Kingscliff, in the Tweed Shire Council area, is a rapidly growing population centre in northern New South Wales. Five years ago, the Council determined it needed a new wastewater treatment plant to treat sewage collected from the Kingscliff sewerage catchment, and that this new plant should have a capacity to treat sewage generated by up to 25,000 people, with the facilities to double if the need arose.
The Grundfos Solution
The task for Tweed Shire Council was enormous, and carried a price tag of $45 million. It also required compliance with new environmental licence provisions.
Substantial investigations, including an environmental impact study, concept design review and verification, geotechnical report, and a sludge handling concept review were carried out. It was proposed to use new technology in the form of a modified carousel-type activated sludge process to yield very low nutrient levels of ammonia, total nitrogen and total phosphorus.
The project became known as the Kingscliff Wastewater Treatment Plant (KWWTP), and treats sewerage collected from the Kingscliff sewerage catchment which includes Kingscliff, Fingal, Chinderah, Cudgen, Casuarina and South Kingscliff. The treatment process was required to meet stringent effluent discharge requirements, and needed to be simple to operate and extremely robust to guard against shock loads on the plant.
The decision to involve Grundfos and Alldos played an important part of the project as both companies come under the same ownership. This meant that existing channels of communications could be used without any need to establish new ones.
In essence, the KWWTP involves four processes:
- Primary treatment
- Secondary treatment.
- Tertiary treatment.
- Sludge management.
The Primary Treatment’s objective is to remove debris, grit and other inorganic material from the raw sewage. The screened and degritted sewage is then ready to enter Secondary Treatment stage.
At the Secondary Treatment Stage, the sewage is mixed with return activated sludge (RAS) in a compartmentalised anaerobic reactor, to promote biological phosphorus removal. Four Grundfos submersible mixers (AMD25.45B.690 2.5 kW) are used to maintain suspension of the sludge for process efficiency. The mixture is also dosed by Alldos hydraulic piston diaphragm metering pumps (KM254-102), which add alum and Magnesium Hydroxide to ensure that the specified effluent quality is achieved. In addition to ensuring that the raw sewage, RAS and chemicals are completely mixed, the Grundfos submersible mixers also help prevent solids settling in the anaerobic chambers.
The mixtures now moves through to an oxidation tank, where two Grundfos SEV.18.104.22.168 pumps operate and play a pivotal role in withdrawing waste activated sludge and scum. The mixture is transferred from the oxidation tank, to the secondary anoxic reactor. Another Grundfos submersible AMD25.45B.690 2.5 kW mixer is located in the anoxic reactor to ensure that solids are not able to settle and that the contents are fully mixed. The mixture flows to the secondary aerobic reactor and then on to the mixed liquor distribution chamber via a fixed weir, where six Grundfos SE22.214.171.124.4 7.5 kW pumps operate.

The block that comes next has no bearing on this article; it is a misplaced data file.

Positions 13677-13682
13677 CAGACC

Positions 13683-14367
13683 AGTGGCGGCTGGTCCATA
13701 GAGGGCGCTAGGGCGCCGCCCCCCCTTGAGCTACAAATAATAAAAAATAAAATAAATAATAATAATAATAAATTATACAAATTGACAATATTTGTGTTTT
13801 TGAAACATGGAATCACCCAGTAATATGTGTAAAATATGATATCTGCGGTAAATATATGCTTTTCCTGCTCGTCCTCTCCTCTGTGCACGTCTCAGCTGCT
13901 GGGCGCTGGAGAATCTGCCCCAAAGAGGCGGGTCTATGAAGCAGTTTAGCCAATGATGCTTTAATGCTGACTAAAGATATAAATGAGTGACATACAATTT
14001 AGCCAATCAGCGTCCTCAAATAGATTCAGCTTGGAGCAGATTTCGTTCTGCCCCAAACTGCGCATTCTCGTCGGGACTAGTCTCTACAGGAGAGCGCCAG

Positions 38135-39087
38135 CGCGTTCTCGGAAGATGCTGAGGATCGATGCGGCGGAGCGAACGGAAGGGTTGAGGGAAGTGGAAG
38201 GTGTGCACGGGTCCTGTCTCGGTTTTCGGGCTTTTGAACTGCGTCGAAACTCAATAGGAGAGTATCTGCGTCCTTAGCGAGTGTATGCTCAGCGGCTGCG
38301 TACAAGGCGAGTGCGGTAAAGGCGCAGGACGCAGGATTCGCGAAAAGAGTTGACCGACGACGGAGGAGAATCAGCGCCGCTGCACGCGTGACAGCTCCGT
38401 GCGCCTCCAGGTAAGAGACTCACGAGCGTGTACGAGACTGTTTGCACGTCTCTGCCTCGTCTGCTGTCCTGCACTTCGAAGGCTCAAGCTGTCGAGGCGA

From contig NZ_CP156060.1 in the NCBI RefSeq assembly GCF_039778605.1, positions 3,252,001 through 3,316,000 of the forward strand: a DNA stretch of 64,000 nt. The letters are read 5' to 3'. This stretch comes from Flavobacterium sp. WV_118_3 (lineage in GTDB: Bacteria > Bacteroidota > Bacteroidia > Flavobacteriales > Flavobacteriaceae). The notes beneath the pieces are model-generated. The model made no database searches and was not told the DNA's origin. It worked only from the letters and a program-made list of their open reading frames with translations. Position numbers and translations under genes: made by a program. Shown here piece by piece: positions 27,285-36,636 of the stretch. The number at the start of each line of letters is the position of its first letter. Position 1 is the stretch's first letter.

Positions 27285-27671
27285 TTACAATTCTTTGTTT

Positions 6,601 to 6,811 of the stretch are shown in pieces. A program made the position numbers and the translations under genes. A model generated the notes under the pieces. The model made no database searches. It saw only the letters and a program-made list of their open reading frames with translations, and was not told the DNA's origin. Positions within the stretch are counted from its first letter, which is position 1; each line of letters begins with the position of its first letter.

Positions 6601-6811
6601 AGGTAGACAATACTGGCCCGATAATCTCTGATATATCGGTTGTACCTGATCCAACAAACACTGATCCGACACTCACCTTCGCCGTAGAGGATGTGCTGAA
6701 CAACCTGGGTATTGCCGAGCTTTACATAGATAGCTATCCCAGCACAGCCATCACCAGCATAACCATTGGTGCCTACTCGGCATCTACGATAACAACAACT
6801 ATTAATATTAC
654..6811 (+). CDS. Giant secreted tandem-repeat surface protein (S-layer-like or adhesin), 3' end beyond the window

The Tertiary Treatment process filters the effluent received from the secondary treatment system before it is disinfected and discharged via the outfall pumps to the release point. Effluent flows under gravity from the clarifier overflow weirs to the secondary effluent pump station. The secondary effluent pump station comprises a pump well and four Grundfos S1124AE7 12 kW low level lift pumps, which are level triggered and operate in a duty/duty assist/duty assist/standby arrangement. The number of pumps in operation at any one time depends on the instantaneous flow over the clarifier weirs. A second Alldos dosing system doses alum upstream of the secondary effluent pump station.
The secondary effluent is transferred through a micro-screening filtration system, and then flows on to a chlorine contact tank. At the inlet of the chlorine contact tank, the effluent is dosed with Sodium Hypochlorite using an Alldos dosing system. The chlorinated effluent travels through the chlorine contact tank to ensure disinfection and then passes on to the dechlorination stage, which is served by a Grundfos Hydro MPC 2 x CRE45-3 11 kW pump set and Grundfos AFV.08.132.41 vertical mixers.
The filtered and disinfected effluent flows to the disinfection chamber, where it is dosed with sodium bisulphite for dechlorination. Once fully treated, effluent enters the sludge management stage, and is pumped by a Grundfos S2554BM1 55 kW pump to the sludge management lagoon via the Tweed River outfall. An Alldos 412-1000 Polydos polymer dosing system is used for sludge thickening prior to dewatering by the centrifuge.
Supernatant from the lagoon is recycled via a site utility pump station that uses Grundfos NB50-125/135 5.5 kW end suction centrifugal pumps.
Grundfos pumps and Alldos dosing packages form an integral part of the Kingscliff Wastewater Treatment Plant, and are found in each of the four treatment stages.
Kingscliff is now served by a reliable and effective sewage treatment plant, which can be doubled in size when needed. The effluent quality discharged achieves very low nutrient limits making it a world class treatment facility.
An educational facility, the Sustainable Living Centre, has been incorporated into the plant control building and provides both static and interactive displays to explain the treatment process.
Dewatered sludge from the lagoons is used on cane fields and broad acre farms as a soil conditioner or to supplement fertiliser requirements.